Standout Glen Rose quarterback Ethan Hartman will join the Angelo State University Rams football program needing a mere 6,007 passing yards to surpass the level his father reached playing for the Rams.

No problem. After all, Ethan recorded more than half that many yards his senior year while helping the Tigers reach the third round of the Class 4A Division II playoffs.

On national signing day (Feb. 1) Hartman inked a letter of intent to play football on a scholarship at ASU, an NCAA Division II school in San Angelo — a city already familiar to the family.

Ethan’s father, Erik Hartman, was a three-year starter (1995-1997) for the Rams and was an All-America quarterback his senior year. Erik’s older brother, 6-foot-7-inch Stephen Hartman, played on the ASU offensive line starting two years before his arrival. Also, Erik’s parents, Mike and Becky Hartman have lived in San Angelo about as long as Ethan has been alive.

“It feels surreal,” said Ethan, who signed just inches away from where his father’s former playing helmet from ASU had been placed for the ceremony in front of a large group of friends, coaches and teachers in the GRHS Library. “I’ve just been working toward this moment since I was in junior high — having those dreams. I want to be an All-American like my dad. I want to be in the best position I can to succeed.”

Ethan also considered NCAA Division III Hardin-Simmons University in Abilene, but the choice was practically written on the wall.

“I really thought Angelo was a better fit for me,” said Ethan, who is also a standout in classroom, achieving academic all-state honorable mention as a senior. “(My dad) always told me it is a really good school, and a good program.”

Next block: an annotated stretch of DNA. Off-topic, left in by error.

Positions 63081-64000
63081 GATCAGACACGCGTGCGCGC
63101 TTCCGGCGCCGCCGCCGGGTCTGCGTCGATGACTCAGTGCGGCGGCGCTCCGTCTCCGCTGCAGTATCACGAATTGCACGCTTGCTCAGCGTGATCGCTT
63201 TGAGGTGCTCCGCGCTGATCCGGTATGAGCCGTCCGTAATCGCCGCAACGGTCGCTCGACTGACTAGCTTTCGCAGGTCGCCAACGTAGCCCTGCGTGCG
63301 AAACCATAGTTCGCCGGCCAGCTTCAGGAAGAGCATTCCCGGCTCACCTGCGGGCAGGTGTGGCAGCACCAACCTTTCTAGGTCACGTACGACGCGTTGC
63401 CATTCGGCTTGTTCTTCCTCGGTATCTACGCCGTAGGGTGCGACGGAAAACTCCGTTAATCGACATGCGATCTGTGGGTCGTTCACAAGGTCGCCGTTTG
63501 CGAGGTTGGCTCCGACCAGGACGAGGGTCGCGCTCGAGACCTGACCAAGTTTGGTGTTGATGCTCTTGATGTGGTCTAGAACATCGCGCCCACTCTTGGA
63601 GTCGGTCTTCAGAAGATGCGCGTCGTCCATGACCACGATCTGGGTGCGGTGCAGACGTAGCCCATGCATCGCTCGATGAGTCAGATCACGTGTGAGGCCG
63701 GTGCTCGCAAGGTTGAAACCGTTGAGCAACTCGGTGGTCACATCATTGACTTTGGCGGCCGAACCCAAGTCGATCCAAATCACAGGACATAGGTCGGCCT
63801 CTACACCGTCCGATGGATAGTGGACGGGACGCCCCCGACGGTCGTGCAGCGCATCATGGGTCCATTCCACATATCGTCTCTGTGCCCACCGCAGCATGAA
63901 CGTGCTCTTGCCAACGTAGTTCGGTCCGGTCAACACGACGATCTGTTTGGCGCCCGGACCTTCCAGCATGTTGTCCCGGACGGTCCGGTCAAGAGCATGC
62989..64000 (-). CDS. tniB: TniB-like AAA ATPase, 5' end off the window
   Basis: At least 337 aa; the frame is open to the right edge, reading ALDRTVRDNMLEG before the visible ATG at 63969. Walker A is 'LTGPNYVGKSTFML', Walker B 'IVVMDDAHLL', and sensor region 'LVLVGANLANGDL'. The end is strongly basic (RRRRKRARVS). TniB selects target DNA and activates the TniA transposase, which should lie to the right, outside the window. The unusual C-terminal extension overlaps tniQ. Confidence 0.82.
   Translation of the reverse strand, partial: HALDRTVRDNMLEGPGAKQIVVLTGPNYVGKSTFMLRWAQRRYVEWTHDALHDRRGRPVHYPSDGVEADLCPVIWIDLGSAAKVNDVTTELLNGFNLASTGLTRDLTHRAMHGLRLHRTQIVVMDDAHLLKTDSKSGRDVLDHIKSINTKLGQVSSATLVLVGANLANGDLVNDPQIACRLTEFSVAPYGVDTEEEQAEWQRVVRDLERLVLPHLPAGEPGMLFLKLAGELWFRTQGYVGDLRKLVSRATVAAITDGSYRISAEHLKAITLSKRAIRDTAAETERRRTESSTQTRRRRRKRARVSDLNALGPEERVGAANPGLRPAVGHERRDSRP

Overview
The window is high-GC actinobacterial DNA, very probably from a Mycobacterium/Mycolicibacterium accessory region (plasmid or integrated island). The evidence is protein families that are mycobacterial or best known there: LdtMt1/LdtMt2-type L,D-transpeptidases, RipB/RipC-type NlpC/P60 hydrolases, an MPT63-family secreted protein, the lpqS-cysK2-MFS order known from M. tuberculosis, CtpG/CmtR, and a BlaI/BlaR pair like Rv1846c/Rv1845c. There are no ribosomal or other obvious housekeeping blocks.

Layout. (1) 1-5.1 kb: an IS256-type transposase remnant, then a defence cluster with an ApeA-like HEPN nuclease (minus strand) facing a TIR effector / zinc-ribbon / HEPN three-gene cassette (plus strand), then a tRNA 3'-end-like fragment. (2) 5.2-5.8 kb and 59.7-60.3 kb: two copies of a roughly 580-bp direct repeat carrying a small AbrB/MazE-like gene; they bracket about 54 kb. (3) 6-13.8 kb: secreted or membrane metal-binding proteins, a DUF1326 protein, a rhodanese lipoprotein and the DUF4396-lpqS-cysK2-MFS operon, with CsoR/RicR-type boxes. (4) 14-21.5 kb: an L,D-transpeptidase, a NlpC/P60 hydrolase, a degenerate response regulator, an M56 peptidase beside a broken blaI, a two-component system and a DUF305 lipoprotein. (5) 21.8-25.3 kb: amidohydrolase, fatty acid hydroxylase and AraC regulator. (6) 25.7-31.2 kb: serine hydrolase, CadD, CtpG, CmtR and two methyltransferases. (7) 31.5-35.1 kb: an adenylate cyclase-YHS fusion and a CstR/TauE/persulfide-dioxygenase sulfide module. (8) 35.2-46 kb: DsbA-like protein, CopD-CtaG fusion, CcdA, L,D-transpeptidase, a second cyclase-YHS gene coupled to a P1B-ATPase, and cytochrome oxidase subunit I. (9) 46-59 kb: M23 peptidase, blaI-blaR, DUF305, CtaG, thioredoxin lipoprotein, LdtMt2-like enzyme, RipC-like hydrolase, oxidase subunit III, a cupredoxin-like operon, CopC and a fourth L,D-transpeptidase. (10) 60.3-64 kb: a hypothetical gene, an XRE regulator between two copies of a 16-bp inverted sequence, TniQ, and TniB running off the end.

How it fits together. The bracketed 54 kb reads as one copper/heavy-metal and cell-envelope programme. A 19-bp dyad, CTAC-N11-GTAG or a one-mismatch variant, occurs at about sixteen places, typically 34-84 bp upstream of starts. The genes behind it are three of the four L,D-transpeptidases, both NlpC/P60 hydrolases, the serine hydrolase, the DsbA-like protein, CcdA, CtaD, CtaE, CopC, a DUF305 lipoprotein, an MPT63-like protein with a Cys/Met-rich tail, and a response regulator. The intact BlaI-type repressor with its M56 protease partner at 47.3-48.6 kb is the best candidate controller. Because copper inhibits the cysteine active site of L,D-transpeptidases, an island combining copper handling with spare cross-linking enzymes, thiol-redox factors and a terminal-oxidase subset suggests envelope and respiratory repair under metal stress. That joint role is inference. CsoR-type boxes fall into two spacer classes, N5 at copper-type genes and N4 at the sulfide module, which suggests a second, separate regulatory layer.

The Hartmans moved to Glen Rose in 2006. Erik is an assistant varsity coach in football and basketball, and the girls golf coach. One of Erik Hartman’s previous coaching stints was a five-year stay at Odessa High.

ASU's Rams were 4-6 in Lone Star Conference play in 2016, and 5-6 overall, but led the nation in total offense in 2015 with 560.4 yards per game.

“It’s exciting. I’ll see if I can one-up some of his records,” Ethan said of his dad, who ranks third all-time in ASU passing yardage with 6,006 (1994-1997), including a 383-yard performance against Tarleton State University as a junior in 1996.

“I’m excited that he’s been given the opportunity to play at Angelo,” Erik Hartman said. “They’ve got a good tradition, and they’ve made a lot of improvements.”

Ethan Hartman helped lead the Glen Rose Tigers to an 8-5 record in 2016 before falling to eventual Division II state finalist Sweetwater. He set all-time GRHS records for passing yards in a season (3,472) and passing touchdowns in one season (37), and was voted as District 8-4A Most Valuable Player. He also gained 1,002 yards rushing as a senior, and had 4,226 total yards passing in three varsity seasons with 43 scoring tosses.

His running ability helped him gain an incredible 5,564 yards in total offense at the varsity level.

The 2016 football season was the first at Glen Rose for head coach Cliff Watkins, whose team lost its first four games before pulling off an incredible turnaround — winning eight consecutive games. The Tigers grew more comfortable with Watkins’ passing scheme as the season progressed, displaying impressive timing between Hartman and his deep stable of sure-handed receivers. Hartman also benefitted from both a stout offensive line, featuring all-state performer Matthew Willis.